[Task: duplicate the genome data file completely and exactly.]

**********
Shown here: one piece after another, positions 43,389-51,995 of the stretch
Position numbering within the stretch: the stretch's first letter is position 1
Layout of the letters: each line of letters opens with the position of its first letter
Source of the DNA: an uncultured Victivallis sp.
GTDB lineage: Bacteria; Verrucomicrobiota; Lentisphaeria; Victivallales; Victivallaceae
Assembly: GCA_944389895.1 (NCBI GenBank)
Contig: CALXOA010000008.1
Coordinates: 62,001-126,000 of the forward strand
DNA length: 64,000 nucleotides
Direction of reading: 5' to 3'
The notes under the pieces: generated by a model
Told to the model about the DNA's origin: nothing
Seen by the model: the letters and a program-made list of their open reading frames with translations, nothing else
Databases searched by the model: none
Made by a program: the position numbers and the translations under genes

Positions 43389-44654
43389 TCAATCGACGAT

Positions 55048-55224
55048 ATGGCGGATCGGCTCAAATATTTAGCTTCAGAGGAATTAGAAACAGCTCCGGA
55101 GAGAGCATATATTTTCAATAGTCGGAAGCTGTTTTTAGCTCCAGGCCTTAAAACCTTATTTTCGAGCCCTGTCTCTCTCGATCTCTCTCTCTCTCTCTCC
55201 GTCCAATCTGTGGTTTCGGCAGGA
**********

Shown here: one piece after another, positions 43,389-51,995 of the stretch
Position numbering within the stretch: the stretch's first letter is position 1
Layout of the letters: each line of letters opens with the position of its first letter
Source of the DNA: an uncultured Victivallis sp.
GTDB lineage: Bacteria; Verrucomicrobiota; Lentisphaeria; Victivallales; Victivallaceae
Assembly: GCA_944389895.1 (NCBI GenBank)
Contig: CALXOA010000008.1
Coordinates: 62,001-126,000 of the forward strand
DNA length: 64,000 nucleotides
Direction of reading: 5' to 3'
The notes under the pieces: generated by a model
Told to the model about the DNA's origin: nothing
Seen by the model: the letters and a program-made list of their open reading frames with translations, nothing else
Databases searched by the model: none
Made by a program: the position numbers and the translations under genes

Positions 43389-44654
43389 TCAATCGACGAT

Positions 55048-55224
55048 ATGGCGGATCGGCTCAAATATTTAGCTTCAGAGGAATTAGAAACAGCTCCGGA
55101 GAGAGCATATATTTTCAATAGTCGGAAGCTGTTTTTAGCTCCAGGCCTTAAAACCTTATTTTCGAGCCCTGTCTCTCTCGATCTCTCTCTCTCTCTCTCC
55201 GTCCAATCTGTGGTTTCGGCAGGA